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Andy Warhol published his series of “Shadows I” in 1979 in collaboration with his “master” printer Rupert Jason Smith. The collection was exhibited in the same year at the Heiner Friedrich gallery in New York. Warhol believed these prints to be more decor, specifically “disco decor,” than high art, later using the pieces as a backdrop in a shoot for Interview magazine. Warhol produced the print using a sponge mop, resulting in thick lines and dunes in the paint’s texture.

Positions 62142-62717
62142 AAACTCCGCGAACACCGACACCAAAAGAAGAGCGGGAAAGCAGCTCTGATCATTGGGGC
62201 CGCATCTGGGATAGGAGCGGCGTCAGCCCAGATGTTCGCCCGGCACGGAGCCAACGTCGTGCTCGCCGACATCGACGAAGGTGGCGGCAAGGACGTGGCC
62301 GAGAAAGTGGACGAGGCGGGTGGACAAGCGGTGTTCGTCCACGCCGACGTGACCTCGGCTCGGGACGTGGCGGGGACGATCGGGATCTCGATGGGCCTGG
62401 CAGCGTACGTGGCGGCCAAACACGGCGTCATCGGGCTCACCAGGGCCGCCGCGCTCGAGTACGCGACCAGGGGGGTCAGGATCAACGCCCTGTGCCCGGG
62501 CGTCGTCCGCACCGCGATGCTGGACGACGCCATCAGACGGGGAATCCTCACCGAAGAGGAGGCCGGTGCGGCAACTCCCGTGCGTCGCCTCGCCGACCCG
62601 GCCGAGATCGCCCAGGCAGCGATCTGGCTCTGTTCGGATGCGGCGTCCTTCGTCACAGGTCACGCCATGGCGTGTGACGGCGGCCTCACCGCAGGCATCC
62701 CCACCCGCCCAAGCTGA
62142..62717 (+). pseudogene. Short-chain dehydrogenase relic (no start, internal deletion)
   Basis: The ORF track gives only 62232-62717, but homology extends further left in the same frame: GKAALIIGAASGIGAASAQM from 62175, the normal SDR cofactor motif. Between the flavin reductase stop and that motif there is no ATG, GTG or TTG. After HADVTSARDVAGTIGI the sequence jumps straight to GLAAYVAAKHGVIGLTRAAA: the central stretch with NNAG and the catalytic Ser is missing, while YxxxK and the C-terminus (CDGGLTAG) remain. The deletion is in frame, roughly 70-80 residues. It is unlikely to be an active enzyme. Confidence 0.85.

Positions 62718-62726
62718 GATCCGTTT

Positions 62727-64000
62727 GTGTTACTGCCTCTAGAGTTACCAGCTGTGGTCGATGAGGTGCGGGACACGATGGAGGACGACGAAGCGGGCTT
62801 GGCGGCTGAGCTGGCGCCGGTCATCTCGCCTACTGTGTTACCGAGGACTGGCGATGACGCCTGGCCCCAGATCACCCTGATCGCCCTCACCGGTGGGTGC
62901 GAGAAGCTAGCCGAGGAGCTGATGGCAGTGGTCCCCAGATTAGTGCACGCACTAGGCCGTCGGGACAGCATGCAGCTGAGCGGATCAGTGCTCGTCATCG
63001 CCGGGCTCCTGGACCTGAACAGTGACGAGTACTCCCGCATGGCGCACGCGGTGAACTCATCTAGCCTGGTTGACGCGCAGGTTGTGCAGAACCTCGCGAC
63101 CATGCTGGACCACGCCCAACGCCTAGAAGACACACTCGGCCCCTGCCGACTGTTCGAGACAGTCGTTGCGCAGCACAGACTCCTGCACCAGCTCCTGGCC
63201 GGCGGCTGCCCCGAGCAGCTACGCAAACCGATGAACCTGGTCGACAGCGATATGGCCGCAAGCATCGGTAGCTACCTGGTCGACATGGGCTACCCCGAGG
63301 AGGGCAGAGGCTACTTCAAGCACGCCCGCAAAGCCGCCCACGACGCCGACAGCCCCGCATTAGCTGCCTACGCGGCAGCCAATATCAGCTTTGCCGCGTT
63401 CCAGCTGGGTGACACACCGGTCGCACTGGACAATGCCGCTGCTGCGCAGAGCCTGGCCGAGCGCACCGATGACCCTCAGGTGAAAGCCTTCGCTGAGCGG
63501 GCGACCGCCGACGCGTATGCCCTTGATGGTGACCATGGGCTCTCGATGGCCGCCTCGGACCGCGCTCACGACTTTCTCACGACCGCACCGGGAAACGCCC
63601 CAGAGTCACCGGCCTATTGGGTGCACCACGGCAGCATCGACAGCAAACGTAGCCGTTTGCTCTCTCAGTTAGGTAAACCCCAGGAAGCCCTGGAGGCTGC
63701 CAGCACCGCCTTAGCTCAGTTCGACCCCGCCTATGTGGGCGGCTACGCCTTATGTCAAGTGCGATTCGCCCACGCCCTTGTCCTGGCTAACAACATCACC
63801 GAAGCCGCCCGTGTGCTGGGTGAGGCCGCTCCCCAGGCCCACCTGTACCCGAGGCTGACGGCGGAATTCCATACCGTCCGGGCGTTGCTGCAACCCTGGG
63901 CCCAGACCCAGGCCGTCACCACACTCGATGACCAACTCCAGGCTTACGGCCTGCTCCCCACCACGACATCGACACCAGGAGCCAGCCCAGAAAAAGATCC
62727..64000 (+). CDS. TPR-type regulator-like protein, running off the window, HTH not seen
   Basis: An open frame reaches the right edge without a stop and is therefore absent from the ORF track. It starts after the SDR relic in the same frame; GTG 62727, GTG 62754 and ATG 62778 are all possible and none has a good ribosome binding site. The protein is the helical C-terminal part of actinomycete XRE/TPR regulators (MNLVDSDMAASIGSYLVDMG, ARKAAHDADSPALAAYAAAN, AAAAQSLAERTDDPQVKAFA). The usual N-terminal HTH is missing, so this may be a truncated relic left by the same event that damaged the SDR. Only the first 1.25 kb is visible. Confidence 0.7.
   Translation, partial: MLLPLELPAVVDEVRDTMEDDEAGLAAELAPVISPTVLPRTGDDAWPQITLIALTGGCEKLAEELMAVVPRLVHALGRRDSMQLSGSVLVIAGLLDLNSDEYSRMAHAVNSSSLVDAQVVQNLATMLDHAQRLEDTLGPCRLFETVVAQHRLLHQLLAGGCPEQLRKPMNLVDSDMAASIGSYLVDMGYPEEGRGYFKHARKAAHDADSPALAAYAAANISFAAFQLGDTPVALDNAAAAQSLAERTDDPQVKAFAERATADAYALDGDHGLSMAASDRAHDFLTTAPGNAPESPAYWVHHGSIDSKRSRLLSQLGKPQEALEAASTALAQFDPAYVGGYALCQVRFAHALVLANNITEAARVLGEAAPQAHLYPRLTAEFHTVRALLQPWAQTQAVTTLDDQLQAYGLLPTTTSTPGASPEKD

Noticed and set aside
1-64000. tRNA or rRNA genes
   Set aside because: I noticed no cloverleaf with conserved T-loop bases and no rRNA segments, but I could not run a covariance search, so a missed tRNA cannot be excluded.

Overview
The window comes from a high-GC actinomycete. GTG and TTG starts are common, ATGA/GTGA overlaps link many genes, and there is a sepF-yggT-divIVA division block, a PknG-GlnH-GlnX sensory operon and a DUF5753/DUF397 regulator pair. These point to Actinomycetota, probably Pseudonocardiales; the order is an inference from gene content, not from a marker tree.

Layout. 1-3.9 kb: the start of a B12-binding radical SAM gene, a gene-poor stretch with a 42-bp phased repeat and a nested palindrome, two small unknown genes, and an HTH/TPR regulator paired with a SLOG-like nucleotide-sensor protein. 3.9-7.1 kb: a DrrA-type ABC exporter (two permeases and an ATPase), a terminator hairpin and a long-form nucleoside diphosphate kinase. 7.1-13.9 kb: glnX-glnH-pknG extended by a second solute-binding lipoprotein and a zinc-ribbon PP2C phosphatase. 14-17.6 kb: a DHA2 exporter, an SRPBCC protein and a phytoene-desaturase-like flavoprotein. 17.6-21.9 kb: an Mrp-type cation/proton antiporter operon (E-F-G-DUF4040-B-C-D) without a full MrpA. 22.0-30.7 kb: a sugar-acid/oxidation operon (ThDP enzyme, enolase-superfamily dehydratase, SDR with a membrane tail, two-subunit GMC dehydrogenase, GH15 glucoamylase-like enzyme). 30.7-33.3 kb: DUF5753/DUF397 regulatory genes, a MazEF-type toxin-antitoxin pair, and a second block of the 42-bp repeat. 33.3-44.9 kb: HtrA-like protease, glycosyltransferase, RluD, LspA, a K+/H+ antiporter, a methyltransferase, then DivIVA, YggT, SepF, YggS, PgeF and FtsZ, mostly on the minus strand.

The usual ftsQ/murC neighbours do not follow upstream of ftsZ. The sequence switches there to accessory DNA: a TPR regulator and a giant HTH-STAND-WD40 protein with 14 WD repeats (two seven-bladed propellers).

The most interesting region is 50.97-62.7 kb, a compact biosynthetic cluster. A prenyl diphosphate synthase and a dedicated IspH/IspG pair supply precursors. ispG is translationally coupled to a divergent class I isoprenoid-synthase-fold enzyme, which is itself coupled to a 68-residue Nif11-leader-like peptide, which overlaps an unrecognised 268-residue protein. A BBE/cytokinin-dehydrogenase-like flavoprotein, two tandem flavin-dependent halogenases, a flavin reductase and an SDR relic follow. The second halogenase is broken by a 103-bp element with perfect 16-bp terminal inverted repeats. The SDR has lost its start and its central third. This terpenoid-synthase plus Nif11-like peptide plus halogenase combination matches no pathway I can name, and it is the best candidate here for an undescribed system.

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Obsessed with celebrity, consumer culture, and mechanical reproduction, Pop artist Andy Warhol created some of the 20th century’s most iconic images. He drew widely from popular culture and everyday subject matter in his most famous works: his 32 Campbell’s soup cans, Brillo pad box sculptures, and portraits of Marilyn Monroe and Elizabeth Taylor, for example. Rejecting the dominant painting and sculpting modes of his day, Warhol embraced silk-screen printmaking to achieve his characteristic hard edges and flat areas of color. The artist mentored Keith Haring and Jean-Michel Basquiat and continues to influence contemporary art around the world: His provocative successors include Richard Prince, Takashi Murakami, and Jeff Koons. Warhol has been the subject of exhibitions at the Whitney Museum of American Art, Museum of Modern Art, Tate Modern, and Centre Pompidou, among other institutions.